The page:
1) Have root shell open on the other machines (i.e. outpost, mire). In general this should not be necessary, but in the January 2010 outage, after a period of Deleuze inavailability, Mire stopped accepting new logins so we had no way to restart services except a reboot.
3) Have HCoop passwords list handy, it goes hand in hand with the above wiki pages
If it's a clean reboot, first shutdown all services possible, primarily those that depend on AFS, but others are also important as basically everything depends on user lookups and libnss-afs. So shutdown as much as you can, and it'll make reboot controlled and smooth.
To reboot, hook up to the IPKVM, open channel connected to Deleuze console, and from there, either reboot with sudo reboot as usual, or if it's hung, invoke the SysRq reboot as follows:
Press SysRq + s to invoke emergency sync
Press SysRq + b to reboot
Rebooting deleuze is problematic because of the way how AFS starts. On boot, you see a message of OpenAFS starting up, and then it proceeds with other services that follow after it. However, if the server was rebooted in response to a crash or had an unclean shutdown, AFS will salvage the vice partitions (that is, it'll run a filesystem check).
In case it was a clean shutdown, no problems.
BUT, in case it was a crash or something and it does start the salvager, the startup script won't wait for the salvager to finish -- it will just continue, allowing other services to start. The problem is, when salvage is running on a partition, all volumes from the partition are inaccessible. In our case, it means all volumes are inaccessible as they're on a single partition, and all services that want to use AFS then start improperly, as AFS is not yet available. We've recently updated the OpenAFS startup script to wait while the salvager is running. It is alpha state, I think it should be working, but just gives some amount of harmless error lines when it's done. So some issues of the services starting without AFS should now be solved because it *does* block until salvager is done. Still, you can go over the items below to double-check:
So from the KVM console or SSH login, you can run "bos status deleuze" to see whether the fileserver is salvaging. If yes, really the only thing you can do is shut down the services which started after it, and surely didn't start properly because AFS is (still) inaccessible. Those include:
nscd mysql postgres apache2 domtool-server cron spamassassin courier-authdaemon openbsd-inetd
You close them down with:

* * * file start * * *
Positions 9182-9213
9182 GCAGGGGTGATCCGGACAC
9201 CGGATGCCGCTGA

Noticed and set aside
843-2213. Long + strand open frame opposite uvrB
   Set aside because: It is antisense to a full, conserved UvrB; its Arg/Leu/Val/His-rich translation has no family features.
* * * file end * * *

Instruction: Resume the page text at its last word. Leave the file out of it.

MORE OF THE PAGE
/etc/init.d/SERVICE_NAME stop (init.d approach) sv stop SERVICE_NAME (runit approach) killall SERVICE_NAME (to be sure it's down)
It is important to verify that the service is really down; especially in case of courier-authdaemon which won't want to restart cleanly using sv restart courier-authdaemon if a previous improperly initialized instance is running.
The salvager will take about 20 minutes. When it is done, "bos status deleuze" will no longer report salvager running, and on the console you'll probably get a couple of "waiting for busy volume..." messages which are alright.
Then, you init.d start or sv start all those services that were stopped, watching for any errors.
In general, there should be none, except for things like MySQL saying things like "InnoDB: Crash recovery may have failed for some .ibd files!". This is alright; looking at it, one sees these are messages for people who no longer have an account at HCoop and their databases have been removed.
So after things appear to be working again, DOUBLE-CHECK that Postgres in particular is started properly (if it is, it'll appear in ps aux| grep postgr and you'll see its processes along with probably some users connections that already contacted the database). As said, double-check this as Postgres is known, in our setup at least, to need one, two or more restarts before it really starts properly.
ps aux | egrep 'postmaste()r' > /dev/null || echo 'Postgres not running!'
After Postgres, restart domtool-server (it uses Postgres).
Do a test configuration of a domain with domtool (doesn't matter how simple it is) to ensure that all domtool servers are working.
Since Deleuze is the main server, its period of unavailability will affect other machines. In specific, the web server needs to be restarted, or even rebooted if SSH stops taking logins (this happened Jan 20, 2010 outage).
Also, restart domtool-slave processes on all machines that have it.
Also, on last Deleuze unavailability, DNS on outpost stopped receiving updates, it needed a service restart (domtool and/or bind9).
So the bottom line is, after rebooting deleuze, re-check everything